V. By a letter dated 29 November 1993 the Appellant agreed with the suggestion which had been made by the rapporteur that in the above formula IV the statement that -OX' could be -OH, - OCl, -OBr, or -OF, ought to be replaced by an indication that the intended options were -OH, -Cl, -Br, or -F, and the Claim is therefore regarded as having been so amended.
VI. The Appellant requested that the decision under appeal be set aside, and a patent granted on the basis of the claims filed on 19 February 1991, and 5 September 1991 (AT and ES), subject to the above mentioned correction.
Reasons for the Decision
1. The appeal is admissible.
2. Admissibility of amendment
The above-mentioned correction is an obvious correction which is permissible under Rule 88 EPC, it being clear to the Board that nothing would have been intended to be at the end of the polyurethane segment other than a hydroxy group, or a halogen atom.
3. Clarity and Support of the Claims (Article 84 EPC)
3.1. Having regard to the nature of the objections raised by the Examining Division, the Board confines the substantive part of the present decision solely to the consideration of Article 84 EPC. The Examining Division will still need to give detailed consideration to all other issues.
3.2. It is very difficult to formulate any general rule covering all situations and determining whether in any given case the claims of a patent may contain a functional definition or generalisation of the particular disclosure. It is, however, well recognised that within limits, unless claims are permitted which extend beyond the particular technical means exemplified in a patent specification, the patentee's competitors would be free to take the benefit of the invention, while he would derive no practical exclusivity from the grant of a patent. As was indicated in T 68/85, OJ EPO 1987, 228, although generally it is preferable to define an invention in terms of positive technical features, nonetheless there are, not too infrequently, circumstances where functional features may be permissible, particularly if the invention cannot otherwise be defined more precisely without restricting its scope, and if the features as so defined are sufficiently clear for the skilled person.
3.3. The present application relates to amphiphilic segment polyurethanes, i.e. to block copolymers consisting of alkylene oxide or polyester containing hydrophilic/hydrophobic segments (as more closely defined in Claim 1) joined by polyurethane linkages, in which there is a stepwise gradation of the hydrophilic/hydrophobic properties "tapered" throughout the whole polymer molecule. Thus, in general, one end of the molecule is hydrophilic, the opposite end hydrophobic, and there is a stepwise gradation in the balance of properties from one segment to the next along the length of the molecule.
3.4. In the application as filed, at page 13 line 1 to page 15 line 15, there is an explanation of one way in which the desired balance of properties along the polymer chain may be achieved, viz. by controlling the number of carbon atoms in the alkylene oxide units of each segment (R1, R2, R3, ... Rx) and/or by controlling the molecular weight (degree of polymerisation) of each such segment. A more generalised statement of this gradation of properties along the length of the molecule was expressed in the description and claims as originally filed in the following terms:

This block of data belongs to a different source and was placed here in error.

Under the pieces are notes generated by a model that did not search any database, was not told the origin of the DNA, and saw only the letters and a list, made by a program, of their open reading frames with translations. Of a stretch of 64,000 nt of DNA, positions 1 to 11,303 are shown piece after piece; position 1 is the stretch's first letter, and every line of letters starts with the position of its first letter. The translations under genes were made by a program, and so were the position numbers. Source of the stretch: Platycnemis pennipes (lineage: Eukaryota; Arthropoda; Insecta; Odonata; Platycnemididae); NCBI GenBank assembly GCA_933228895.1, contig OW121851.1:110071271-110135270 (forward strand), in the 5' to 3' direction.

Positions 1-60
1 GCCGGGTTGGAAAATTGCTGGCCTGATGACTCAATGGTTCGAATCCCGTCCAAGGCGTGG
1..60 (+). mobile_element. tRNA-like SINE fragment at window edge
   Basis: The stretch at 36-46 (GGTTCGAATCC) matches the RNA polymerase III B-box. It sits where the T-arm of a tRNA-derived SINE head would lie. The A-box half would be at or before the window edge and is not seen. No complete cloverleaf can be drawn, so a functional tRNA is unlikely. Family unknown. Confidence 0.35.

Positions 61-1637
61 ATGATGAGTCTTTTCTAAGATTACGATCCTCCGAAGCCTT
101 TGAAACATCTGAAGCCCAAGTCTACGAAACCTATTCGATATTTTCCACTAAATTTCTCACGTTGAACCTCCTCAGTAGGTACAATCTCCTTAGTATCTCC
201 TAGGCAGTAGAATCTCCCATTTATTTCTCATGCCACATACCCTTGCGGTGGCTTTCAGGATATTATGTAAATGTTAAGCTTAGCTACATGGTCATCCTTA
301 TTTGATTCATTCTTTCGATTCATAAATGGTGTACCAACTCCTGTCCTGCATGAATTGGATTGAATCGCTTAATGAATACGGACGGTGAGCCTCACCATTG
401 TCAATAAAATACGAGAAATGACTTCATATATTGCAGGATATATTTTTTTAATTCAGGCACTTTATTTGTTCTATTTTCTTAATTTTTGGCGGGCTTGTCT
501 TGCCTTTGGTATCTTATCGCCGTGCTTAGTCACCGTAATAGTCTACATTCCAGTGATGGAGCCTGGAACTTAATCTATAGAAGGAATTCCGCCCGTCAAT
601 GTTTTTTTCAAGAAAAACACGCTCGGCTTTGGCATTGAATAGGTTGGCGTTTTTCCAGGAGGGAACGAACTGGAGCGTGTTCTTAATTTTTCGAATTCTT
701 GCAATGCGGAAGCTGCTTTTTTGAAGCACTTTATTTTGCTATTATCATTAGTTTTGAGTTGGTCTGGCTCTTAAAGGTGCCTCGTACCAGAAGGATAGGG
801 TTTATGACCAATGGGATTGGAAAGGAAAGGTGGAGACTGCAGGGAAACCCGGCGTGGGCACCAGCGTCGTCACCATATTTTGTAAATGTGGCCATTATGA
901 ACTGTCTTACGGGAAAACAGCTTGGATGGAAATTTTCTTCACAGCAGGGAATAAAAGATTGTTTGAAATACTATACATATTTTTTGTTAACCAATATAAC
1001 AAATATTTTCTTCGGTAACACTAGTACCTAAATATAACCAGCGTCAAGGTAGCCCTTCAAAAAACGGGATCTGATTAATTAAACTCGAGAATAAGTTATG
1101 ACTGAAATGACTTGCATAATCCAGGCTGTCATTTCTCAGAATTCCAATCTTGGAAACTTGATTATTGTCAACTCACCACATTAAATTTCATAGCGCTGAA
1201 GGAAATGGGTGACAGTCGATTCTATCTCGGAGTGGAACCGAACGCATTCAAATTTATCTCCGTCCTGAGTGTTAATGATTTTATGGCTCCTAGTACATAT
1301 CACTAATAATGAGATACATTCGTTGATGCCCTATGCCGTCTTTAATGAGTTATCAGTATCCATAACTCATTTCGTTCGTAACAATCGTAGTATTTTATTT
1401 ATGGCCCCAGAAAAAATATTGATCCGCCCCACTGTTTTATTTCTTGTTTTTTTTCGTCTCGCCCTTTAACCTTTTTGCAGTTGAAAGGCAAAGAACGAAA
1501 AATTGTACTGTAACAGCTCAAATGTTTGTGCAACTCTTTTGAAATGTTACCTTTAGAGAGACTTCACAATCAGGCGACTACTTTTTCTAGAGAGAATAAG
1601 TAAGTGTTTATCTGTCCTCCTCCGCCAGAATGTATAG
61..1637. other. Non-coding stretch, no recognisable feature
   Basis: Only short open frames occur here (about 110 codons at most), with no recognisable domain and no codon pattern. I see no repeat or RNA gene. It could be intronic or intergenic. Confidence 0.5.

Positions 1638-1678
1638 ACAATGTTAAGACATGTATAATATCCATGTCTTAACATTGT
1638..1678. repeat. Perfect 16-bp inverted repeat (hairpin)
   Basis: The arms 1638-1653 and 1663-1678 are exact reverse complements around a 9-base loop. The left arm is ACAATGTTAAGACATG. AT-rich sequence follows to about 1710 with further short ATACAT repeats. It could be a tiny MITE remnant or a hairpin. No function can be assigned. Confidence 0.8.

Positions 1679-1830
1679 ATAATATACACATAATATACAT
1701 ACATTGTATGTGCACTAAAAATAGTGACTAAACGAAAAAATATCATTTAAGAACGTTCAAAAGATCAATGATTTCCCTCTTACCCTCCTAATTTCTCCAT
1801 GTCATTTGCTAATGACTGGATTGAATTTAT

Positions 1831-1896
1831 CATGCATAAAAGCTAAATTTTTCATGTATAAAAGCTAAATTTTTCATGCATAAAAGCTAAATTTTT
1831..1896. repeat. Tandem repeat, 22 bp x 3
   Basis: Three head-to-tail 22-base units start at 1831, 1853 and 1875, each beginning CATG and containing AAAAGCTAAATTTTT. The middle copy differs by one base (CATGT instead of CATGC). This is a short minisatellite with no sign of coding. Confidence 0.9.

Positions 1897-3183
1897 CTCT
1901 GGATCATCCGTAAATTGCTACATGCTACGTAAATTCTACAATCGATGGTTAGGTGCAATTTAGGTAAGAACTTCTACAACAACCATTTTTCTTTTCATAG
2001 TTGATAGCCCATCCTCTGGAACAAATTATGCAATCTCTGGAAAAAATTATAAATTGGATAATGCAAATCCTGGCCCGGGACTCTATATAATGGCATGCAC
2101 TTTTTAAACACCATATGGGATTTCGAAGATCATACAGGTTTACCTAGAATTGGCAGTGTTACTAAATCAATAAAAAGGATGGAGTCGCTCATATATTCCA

"said polyurethane being a tapered hydrophobicity- hydrophilicity polyurethane" (page 8 lines 2 to 3 and end of original Claim 1).
3.5. The Board is in no doubt that the claims (and equally the description) are sufficiently clear, particularly having regard to the complexity of the subject-matter. The aim is to achieve a polymer chain having the defined gradation of properties. The substantial point raised in the present appeal is whether, having disclosed one mechanism for achieving that goal, i.e. by controlling the number of carbon atoms and/or the molecular weight of the segments identified above, the Appellant is entitled to claim the alleged invention in broad functional terms, i.e. in terms of the desired end effect, viz. the gradation of properties, irrespective of how it is achieved, or whether the Appellant ought to be compelled, as was held by the decision under appeal, to limit the claims to the one means for achieving that goal described in detail.
3.6. The clarity of a claim, however, is not diminished by the mere breadth of the terms contained in it, if the meaning of such terms - either per se or in the light of the description - is unambiguous for the skilled reader (cf. T 238/88, "Crown ether/KODAK", OJ EPO 1992, 709). Therefore the real issue is not the clarity of Claim 1 as it stands, but whether it satisfies the second requirement of Article 84 EPC, that it must be supported by the description. In that respect the facts of the present case are distinguishable from those found in T 409/91 (18 March 1993, to be published in OJ EPO) in which it was held that there was no support for a general claim directed to wax particles below a given maximum size in a fuel oil, where the description disclosed only one way of controlling particle size; viz. by the addition of certain additives, and the skilled person would not have known, from the contents of the description or on the basis of common general knowledge, of any other way of attaining the desired particle size. In contrast, in the present case there are alternative ways of performing the invention at the disposal of the person skilled in the art, which would be apparent upon reading the description, based on his common general knowledge.